Finger joints, glue, box build question

  • Advertise with us

« back to Woodworking Skill Share forum

Forum topic by Chashint posted 09-06-2016 12:31 AM 874 views 0 times favorited 14 replies Add to Favorites Watch
View Chashint's profile (online now)


118 posts in 585 days

09-06-2016 12:31 AM

I am building some boxes.
They have finger joints and the lid/bottom is captured in a dado.
I cut the lid off of the box after the it is assembled / glued.
My question is how do y’all deal with the hard dried glue squeeze out on the interior corners?
The first box I built I tried using a chisel, a razor blade, and sand paper to try and clean it but I still had a couple of places where I could see the glue reside after I applied the finish inside the box.
There were also some undesired marks on the wood from cutting the glue off.
Is there a trick to use when the inside joints are not accessible before the glue is cured?

-- Regards, Charlie

14 replies so far

View MadMark's profile


979 posts in 1388 days

#1 posted 09-06-2016 01:53 AM

Two words: felt lining


-- Madmark -

View bandit571's profile


19524 posts in 2619 days

#2 posted 09-06-2016 02:00 AM

Masking tape. Keeps the glue in the joints..

Of course, just a quick wipe with a wet finger can do wonders, too…

Didn’t have enough wood to make it one piece, lid was done seperately…

-- A Planer? I'M the planer, this is what I use

View JBrow's profile


1342 posts in 855 days

#3 posted 09-06-2016 02:56 AM


Removing cured glue from inside corners is difficult and time consuming at best. Omitted from the tools you listed that is helpful is a cabinet scraper. This tool can get into tight spaces and the does a fair job of removing cured glue. Also sanding the joint with a wooden sanding block along the length of the joint can also be effective. However, since I assume this would be sanding across the grain, the visible scratches left after the glue has been removed must now be sanded out. Therefore using the highest grit possible that will do the job and then sanding the corners with the grain to final grit could work. But getting all the scratches left from cross grain sanding is almost as difficult as removing hardened glue. But whatever method used to remove the hardened glue, applying mineral spirits or water (which will raise the grain and require some more light sanding) before applying finish can reveal glue that has not be removed.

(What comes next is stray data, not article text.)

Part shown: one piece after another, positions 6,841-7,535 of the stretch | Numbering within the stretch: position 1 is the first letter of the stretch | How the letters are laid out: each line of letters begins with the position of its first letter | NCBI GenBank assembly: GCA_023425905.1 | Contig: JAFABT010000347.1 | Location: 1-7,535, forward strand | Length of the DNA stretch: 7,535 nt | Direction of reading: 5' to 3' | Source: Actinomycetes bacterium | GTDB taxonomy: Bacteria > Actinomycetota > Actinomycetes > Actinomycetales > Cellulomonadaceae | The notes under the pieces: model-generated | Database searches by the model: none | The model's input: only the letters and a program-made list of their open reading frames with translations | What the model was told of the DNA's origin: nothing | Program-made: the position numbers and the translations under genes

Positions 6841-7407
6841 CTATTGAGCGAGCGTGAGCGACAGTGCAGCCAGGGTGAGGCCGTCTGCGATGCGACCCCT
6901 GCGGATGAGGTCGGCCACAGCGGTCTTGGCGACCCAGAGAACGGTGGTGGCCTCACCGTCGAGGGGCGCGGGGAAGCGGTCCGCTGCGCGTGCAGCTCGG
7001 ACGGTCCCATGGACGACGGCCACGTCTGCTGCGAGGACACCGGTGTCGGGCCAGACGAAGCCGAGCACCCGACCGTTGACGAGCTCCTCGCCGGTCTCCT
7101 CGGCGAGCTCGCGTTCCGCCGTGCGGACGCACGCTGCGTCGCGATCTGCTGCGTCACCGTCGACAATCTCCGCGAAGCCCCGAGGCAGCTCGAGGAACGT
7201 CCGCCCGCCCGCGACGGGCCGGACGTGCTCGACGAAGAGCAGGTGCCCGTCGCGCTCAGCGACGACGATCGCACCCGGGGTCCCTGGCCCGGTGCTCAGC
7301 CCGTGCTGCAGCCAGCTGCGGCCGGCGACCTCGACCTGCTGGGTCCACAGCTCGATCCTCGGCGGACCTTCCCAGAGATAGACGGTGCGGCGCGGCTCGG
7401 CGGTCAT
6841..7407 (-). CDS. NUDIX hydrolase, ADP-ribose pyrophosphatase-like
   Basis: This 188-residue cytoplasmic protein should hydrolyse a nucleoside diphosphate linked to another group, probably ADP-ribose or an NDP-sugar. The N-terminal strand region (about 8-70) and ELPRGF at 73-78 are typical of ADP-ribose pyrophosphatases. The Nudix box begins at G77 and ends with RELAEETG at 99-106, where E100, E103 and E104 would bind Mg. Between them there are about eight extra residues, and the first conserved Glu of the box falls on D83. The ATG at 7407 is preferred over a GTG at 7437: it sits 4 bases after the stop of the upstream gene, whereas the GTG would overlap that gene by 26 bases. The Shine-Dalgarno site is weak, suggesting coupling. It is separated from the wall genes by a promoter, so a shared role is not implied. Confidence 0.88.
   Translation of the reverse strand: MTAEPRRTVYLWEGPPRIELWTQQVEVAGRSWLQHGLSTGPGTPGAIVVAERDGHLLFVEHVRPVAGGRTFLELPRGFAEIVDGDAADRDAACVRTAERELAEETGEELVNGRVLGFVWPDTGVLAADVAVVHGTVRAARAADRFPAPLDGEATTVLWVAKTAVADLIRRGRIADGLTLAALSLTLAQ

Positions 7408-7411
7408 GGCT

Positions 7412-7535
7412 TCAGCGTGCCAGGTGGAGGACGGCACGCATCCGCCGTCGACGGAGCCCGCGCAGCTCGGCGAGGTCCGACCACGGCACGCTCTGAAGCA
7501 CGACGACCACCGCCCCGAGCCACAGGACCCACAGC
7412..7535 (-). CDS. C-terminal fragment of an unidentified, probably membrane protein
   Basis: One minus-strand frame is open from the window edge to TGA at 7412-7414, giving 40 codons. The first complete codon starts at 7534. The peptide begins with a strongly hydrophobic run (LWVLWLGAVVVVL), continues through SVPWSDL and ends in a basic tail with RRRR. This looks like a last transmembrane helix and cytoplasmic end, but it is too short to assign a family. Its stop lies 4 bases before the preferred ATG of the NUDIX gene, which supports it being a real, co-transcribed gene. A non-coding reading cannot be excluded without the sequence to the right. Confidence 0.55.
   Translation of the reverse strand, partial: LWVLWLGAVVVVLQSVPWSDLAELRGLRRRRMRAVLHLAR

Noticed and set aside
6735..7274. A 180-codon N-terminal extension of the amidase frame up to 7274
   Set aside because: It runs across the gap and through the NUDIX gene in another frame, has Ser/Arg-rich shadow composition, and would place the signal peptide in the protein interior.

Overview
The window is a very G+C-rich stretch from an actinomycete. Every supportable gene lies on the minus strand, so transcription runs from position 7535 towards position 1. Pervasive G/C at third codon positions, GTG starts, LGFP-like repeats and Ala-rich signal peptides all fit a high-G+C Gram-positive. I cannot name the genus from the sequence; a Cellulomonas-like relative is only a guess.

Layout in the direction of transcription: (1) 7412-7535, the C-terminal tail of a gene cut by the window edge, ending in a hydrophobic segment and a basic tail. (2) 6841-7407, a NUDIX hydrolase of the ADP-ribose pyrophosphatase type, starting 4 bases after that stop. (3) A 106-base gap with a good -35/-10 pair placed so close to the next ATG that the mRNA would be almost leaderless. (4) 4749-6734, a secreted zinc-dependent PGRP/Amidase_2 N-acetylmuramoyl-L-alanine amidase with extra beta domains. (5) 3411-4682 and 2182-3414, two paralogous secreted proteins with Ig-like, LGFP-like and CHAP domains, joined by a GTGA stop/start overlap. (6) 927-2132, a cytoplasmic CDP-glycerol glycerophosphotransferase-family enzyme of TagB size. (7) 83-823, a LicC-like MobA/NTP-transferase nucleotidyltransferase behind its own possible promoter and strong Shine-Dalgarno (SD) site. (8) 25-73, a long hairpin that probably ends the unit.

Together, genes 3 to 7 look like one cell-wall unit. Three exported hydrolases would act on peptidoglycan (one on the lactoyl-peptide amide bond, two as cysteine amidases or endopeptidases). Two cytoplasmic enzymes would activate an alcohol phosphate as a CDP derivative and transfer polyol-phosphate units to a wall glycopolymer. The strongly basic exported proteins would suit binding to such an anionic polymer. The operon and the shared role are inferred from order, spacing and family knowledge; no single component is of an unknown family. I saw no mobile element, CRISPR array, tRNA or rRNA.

I can think of several options for avoiding or reducing this problem…

Obviously limiting the amount of glue applied to the joint will reduce squeeze out, but some squeeze out somewhere on the inside corners is probably inevitable.

One approach would be to dry assemble the finger joints in clamps. Then apply masking tape on the inside of the box where the joint comes together, ensuring the tape is firmly adhered all along the length of the joint. When the box is glued and squeeze out occurs, it will deposit on the masking tape, which can be removed when the lid is cut free.

Another approach is to dry assemble the box in clamps to protect fingers that get glue and then apply finish on the inside of the box, keeping the finish off any other surfaces that will be glued. Once the finish has cured, the box can be glued up. Squeeze out deposited on the finished wood should be easier to remove. This method may require some touching up of the finish after the lid is cut free, but the touch ups should blend well with the already freshly applied finish.

The last and my least favored approach is to cut the lid free before the glue has fully cured, so the glue squeezed out is soft and fairly easily removed but has sufficiently cured to keep the box together. Since flushing up the finger joints on the outside of the box could be messy and introduce unwanted stresses to the partially cured joints, a carrier board may be needed (if the fingers are proud of the surface of the sides). The carrier board (a flat board with parallel faces) would be short enough to fit between the fingers, wide enough to be stable, and thick enough to elevate the finger off the saw’s table. The side of the box positioned on the carrier board, which is on the saw’s table, should help keep the box running true against the saw’s fence. Some double sided tape would hold the carrier board to the box making the operation a little safer.